cieties. But we know, brethren, by it will exist forever. It claims that there are infinitely stronger no other beauty than the beauty of and more endearing ties to bind us love. It aspires to no other glory, together, than can exist in any soas its highest consummation, than the ciety of human origin. And shall glory of love. Let those then who we stupidly submit to have our hoare admitted by their Lord into his ly religion degraded by so unworspiritual kingdom, manifest by their thy a comparison! This can never unfeigned affection for each other, be prevented, except by the cultithat this principle, which constitutes vation of brotherly love. the beauty of his church, reigns in The means by which this divine their hearts and governs their con- principle may be most successfully duct. Let it be known that they promoted, will be found in a careare brethren, not by profession ful adherence to those rules conand
cerning it, which are given in the every favourable opportunity of gospel. We should be kindly meeting for conversation affectioned one towards another.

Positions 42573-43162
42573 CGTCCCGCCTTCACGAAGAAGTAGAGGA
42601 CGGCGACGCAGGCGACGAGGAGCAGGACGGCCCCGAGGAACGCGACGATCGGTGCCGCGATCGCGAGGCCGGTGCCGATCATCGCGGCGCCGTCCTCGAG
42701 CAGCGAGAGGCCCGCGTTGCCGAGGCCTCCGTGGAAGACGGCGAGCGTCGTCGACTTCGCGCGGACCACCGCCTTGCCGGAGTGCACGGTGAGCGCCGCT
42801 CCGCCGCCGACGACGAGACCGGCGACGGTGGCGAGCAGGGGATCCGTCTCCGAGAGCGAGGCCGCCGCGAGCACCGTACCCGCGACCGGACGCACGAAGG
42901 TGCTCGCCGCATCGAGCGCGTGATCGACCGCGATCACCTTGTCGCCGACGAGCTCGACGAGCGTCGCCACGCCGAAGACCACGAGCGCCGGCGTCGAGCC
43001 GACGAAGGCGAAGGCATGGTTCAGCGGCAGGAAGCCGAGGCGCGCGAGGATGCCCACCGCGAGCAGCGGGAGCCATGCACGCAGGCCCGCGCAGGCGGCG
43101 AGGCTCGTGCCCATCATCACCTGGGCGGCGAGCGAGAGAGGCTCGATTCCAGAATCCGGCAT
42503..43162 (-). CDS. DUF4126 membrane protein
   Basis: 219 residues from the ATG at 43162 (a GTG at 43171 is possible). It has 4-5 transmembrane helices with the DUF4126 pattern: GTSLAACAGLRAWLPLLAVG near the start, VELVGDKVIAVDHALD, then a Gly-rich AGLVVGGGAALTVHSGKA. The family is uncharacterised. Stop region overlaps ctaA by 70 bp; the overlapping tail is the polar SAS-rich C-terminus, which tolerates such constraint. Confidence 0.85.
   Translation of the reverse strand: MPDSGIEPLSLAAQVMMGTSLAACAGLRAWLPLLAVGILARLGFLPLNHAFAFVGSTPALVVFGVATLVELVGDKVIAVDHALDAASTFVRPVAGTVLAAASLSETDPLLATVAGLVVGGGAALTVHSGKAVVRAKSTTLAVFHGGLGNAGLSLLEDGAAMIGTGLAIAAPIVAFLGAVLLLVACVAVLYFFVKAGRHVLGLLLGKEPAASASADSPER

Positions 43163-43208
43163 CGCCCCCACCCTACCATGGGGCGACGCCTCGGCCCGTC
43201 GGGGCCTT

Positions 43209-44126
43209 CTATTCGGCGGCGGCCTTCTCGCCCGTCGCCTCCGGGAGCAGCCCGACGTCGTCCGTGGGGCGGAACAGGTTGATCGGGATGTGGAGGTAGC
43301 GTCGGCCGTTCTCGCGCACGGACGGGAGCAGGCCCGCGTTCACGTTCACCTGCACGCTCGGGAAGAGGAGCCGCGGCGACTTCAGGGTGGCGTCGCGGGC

prayer. By these means religion We should " speak often one to will be honoured, our sphere of another,” respecting the doctrines, usefulness enlarged, our best and duties, and excellence of the Christ- | purest happiness promoted; and ian religion; make friendly inquiry we shall do much as hamble instrurespecting each other's trials, en- ments to harmonize and beautify joyments and fidelity; and improve the kingdom of Christ, W.
From the Western Recorder. are also furnished with the reason MR. EDITOR.-By answering for the prohibition. It is, that the the following queries, you will grat. propagators of error are deceitfut ify at least one of your readers.
and dangerous.-“They shall de